Friday, August 12, 2011

Using what you have

I was rummaging through some very old photos this morning, and ran across images of some earrings I had made almost two decades ago. We had been bitten hard by the early nineties recession in California, and were preparing to leave for Missouri. The cost of living in SoCal was just too much for us with a new baby.

I knew I would have to make and sell jewelry to help with income, but we had no money for supplies to keep me going. I mean NO money.

Big earrings were in style back then, and sparkly dangles, and niobium and titanium. I had a few findings to work with, but not enough to flesh out a craft show when I got to the Midwest. I also knew I’d have to change my products and my price points for a different market. How to do this with no money?

One day, I got to thinking about making art paper earrings with beading as accents. I found out that the art paper I had in mind came in huge sheets, and would cost as much as a pack of diapers for my baby, so that was right out.

I don’t know how it happened, but one day I got the idea to use an old brass stamping as a mold, and try making an impression of it by laying down a piece of thin paper, squirting on some glue gun glue, then laying down another sheet of paper. I pressed down the stamping with the end of a pencil to make an impression in the hot glue, and then I cut away the extra paper. The goal was to end up with a surface that looked like art paper, and could accept paints and varnish. After some trial and error with every type of paper readily available to me, I tried sheets of Charmin toilet paper. Bingo! Success! The paper was thick enough to make a good painting surface and to keep the glue contained, but thin enough to get a good stamping of the design in the brass. And they did not look like what they were made from once I finished.

I painted and sold a bunch of these earrings back then. I made them in all different colors, with whatever suitable old stampings I could find. This is the only pair I had left when I stopped making them and moved on to other designs. The pictures I took are very blurry and the earrings themselves are long gone. I painted and decorated them in all different ways. This was one of the plainer pair that was just a solid color slicked over with some shimmery violet interference paint.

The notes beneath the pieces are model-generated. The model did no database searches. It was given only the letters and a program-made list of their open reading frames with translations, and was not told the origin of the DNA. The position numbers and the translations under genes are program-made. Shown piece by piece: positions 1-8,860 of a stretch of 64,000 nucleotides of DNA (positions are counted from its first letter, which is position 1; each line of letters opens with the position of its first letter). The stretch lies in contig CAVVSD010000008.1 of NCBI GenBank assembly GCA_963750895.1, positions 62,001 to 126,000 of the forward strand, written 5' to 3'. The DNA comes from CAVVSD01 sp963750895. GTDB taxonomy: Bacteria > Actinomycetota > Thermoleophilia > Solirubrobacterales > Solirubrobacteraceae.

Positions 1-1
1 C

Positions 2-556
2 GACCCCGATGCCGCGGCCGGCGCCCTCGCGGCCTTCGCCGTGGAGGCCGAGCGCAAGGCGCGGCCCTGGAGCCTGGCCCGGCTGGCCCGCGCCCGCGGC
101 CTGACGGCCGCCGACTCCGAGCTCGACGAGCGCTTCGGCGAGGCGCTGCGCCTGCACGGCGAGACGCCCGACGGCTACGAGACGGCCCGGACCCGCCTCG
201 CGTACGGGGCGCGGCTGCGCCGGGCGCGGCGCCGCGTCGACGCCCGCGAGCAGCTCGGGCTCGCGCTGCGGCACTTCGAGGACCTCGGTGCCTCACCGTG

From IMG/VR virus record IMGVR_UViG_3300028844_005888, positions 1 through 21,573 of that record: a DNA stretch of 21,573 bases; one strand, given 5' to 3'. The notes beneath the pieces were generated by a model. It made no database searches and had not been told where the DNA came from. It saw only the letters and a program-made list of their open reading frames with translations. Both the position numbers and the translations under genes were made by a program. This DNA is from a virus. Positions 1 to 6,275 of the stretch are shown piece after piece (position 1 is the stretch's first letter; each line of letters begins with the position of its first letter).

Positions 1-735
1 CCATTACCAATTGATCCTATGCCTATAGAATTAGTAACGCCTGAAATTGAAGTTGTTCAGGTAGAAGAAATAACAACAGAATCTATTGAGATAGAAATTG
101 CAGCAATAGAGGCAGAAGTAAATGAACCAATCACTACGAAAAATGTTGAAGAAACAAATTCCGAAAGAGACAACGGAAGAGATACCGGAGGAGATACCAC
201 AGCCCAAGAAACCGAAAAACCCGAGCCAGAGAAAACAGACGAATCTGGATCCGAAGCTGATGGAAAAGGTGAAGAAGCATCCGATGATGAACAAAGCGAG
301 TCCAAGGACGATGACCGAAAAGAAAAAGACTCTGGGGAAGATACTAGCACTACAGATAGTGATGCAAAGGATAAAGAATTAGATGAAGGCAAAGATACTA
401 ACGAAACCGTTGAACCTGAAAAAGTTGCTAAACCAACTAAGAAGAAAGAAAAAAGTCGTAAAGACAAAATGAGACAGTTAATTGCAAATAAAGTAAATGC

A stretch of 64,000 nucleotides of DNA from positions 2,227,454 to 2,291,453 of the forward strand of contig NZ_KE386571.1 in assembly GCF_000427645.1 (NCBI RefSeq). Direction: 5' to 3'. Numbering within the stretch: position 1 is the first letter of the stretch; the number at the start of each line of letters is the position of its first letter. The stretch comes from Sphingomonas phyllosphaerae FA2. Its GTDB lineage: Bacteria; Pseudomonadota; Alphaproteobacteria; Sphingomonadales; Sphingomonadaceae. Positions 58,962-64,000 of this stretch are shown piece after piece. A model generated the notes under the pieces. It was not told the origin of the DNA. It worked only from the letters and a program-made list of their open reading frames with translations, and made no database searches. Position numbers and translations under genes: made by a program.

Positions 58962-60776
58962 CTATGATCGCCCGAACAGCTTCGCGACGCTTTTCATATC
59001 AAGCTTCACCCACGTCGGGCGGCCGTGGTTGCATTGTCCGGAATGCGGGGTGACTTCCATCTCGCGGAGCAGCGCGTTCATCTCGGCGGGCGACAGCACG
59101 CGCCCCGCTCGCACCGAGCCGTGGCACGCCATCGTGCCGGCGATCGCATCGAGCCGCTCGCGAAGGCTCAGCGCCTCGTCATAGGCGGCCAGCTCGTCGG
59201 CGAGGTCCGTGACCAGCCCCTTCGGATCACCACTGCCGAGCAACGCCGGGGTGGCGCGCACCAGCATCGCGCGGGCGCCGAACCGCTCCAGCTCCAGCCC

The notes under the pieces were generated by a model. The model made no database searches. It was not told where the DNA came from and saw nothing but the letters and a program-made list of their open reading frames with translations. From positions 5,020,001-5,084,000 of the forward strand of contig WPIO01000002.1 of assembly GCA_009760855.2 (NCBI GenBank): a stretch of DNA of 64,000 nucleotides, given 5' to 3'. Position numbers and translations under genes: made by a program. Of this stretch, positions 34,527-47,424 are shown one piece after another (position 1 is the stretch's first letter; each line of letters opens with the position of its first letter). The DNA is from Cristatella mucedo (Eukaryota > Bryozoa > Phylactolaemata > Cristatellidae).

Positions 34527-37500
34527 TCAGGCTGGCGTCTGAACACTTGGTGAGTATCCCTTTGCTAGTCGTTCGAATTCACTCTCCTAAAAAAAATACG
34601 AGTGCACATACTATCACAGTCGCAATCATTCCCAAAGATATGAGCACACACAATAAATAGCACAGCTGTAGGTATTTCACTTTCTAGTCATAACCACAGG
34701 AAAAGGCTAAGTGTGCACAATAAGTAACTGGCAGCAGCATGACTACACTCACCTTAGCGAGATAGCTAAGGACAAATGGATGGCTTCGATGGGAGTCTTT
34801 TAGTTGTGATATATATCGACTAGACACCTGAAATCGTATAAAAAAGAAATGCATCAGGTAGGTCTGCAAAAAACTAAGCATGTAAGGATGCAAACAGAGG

Now we are being kicked in the teeth again and again by the economy, and I am learning how to spin and weave even though these both are very expensive hobbies. I probably will not resort to using Charmin in my work ever again, but I do find myself having to create as many of my supplies as I can. I’ll be blogging about that in the coming months.

This blog lay dormant for a long time because my schedule and my toddler kept me busy, It’s hard to find time to write sometimes. But now he is growing up and becoming a good helper, and he goes off to preschool this year. More posts coming soon.

Thanks for reading,


Thursday, August 11, 2011

The scarf that made me get a spinning wheel

It’s both too much “something”, and not enough “something”, and it’s scratchy as heck. This is my first clasped weft weaving project from last year. I had just ordered a 10-dent rigid heddle, and I thought I had plenty of fingering weight yarns that would work, but I was wrong. I forgot to take into account the need for lots of tensile strength in warp yarns, and that they should not be subject to stretching. Suddenly I was down to a strident green mystery yarn that was the only yarn I had that would work as warp. I found two other colors that I hoped would at least be on speaking terms with the green, and off I went to make my scarf.

I loved every minute of the process, and I see real possibility here, but not with these types of yarn. To get what I want, I have to spin it myself, or dye it myself, or both. A scarf like this in buttery soft homespun with random slubs and harmonious color changes throughout would be a different beast altogether.

With this in mind, I asked for a Babe wheel for Christmas. I had always wanted to spin, and now I had a legitimate reason to start. The economy being what it is, I didn’t want to ask for something I couldn’t use a lot, and eventually use for income.